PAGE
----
Like a lot of folks, I’ve spent much of the day watching the ongoing debate about health care in Washington. I’m not sure why I’ve been watching. Certainly there’s not much drama in what passes for discussion in the nation’s capital, and today’s conversation, such as it was, has gone as everyone predicted it would.

Far more unpredictable, I thought, was a discussion at the St. Marys, Georgia, city council meeting the other night.

I read about it in the Georgia edition of the Jacksonville newspaper, the Florida Times-Union.

The topic? A recommendation by a consulting company that the city spell out “Saint” in its Historic St. Marys marketing campaign. This is not the first time this controversy has flared. The council debated it in July, then courageously decided to table the matter after some residents expressed opposition.

According to the Times-Union’s report, the issue came up again when a councilwoman said she liked the new look the consultants were proposing for the city’s Web site. A councilman said he liked most of the consultants’ recommendations but not spelling out “Saint.”

“I’m not in favor of changing [the spelling] at all,” another councilman said.

Then another said people should be able to spell out Saint when they wanted to or just use St. when they preferred. Trying to be helpful, the city manager pointed out that mail already gets delivered whether people use Saint or St.

Ultimately, the council chose not to spell out Saint but to send the rest of the consultants’ recommendations to the city’s Convention and Visitors Bureau for further review.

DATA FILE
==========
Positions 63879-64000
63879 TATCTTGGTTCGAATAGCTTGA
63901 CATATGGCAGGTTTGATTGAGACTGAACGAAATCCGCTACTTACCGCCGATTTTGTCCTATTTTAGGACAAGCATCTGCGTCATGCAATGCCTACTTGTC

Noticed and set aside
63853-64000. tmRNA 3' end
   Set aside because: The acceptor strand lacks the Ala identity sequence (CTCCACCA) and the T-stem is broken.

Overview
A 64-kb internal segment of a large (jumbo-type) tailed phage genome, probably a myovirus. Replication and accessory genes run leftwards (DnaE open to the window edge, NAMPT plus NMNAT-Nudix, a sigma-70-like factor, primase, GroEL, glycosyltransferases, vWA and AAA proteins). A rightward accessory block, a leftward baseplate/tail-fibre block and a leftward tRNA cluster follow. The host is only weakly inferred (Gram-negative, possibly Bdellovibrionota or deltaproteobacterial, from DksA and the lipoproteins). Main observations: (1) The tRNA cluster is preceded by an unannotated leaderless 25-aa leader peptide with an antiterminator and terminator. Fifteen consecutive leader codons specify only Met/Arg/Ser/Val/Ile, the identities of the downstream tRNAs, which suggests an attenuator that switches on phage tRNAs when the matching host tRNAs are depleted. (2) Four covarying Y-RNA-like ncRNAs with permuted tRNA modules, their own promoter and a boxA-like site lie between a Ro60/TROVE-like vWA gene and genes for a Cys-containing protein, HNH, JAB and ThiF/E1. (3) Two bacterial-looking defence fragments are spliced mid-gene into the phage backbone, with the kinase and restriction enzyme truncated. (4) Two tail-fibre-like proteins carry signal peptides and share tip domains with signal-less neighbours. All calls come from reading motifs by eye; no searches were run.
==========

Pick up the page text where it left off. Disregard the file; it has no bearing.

You have to feel deep empathy for elected officials who are put on the spot when thorny issues come up. You wonder why anyone even bothers to run for office when faced with such challenges.

And, to think, the council could have confronted an even larger dilemma. What if someone had proposed putting an apostrophe in Marys, so that the city’s name became St. Mary’s or even Saint Mary’s? The dilemmas multiply.

At least that’s the view from the safe vantage point of St. Simons Island, where I write.

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Keith Graham

Keith Graham

Keith Graham was among the recipients of the prestigious Stella Artois prize at the 2010 Edinburgh Festival. Named for a blind piano player, he is also well known for always giving money to street accordion players. A quotation that he considers meaningful comes from the Irish writer Roddy Doyle: "The family trees of the poor don't grow to any height." In addition to contributing to Like the Dew, Keith frequently posts quotations and links and occasionally longer articles at http://tartantambourine.com/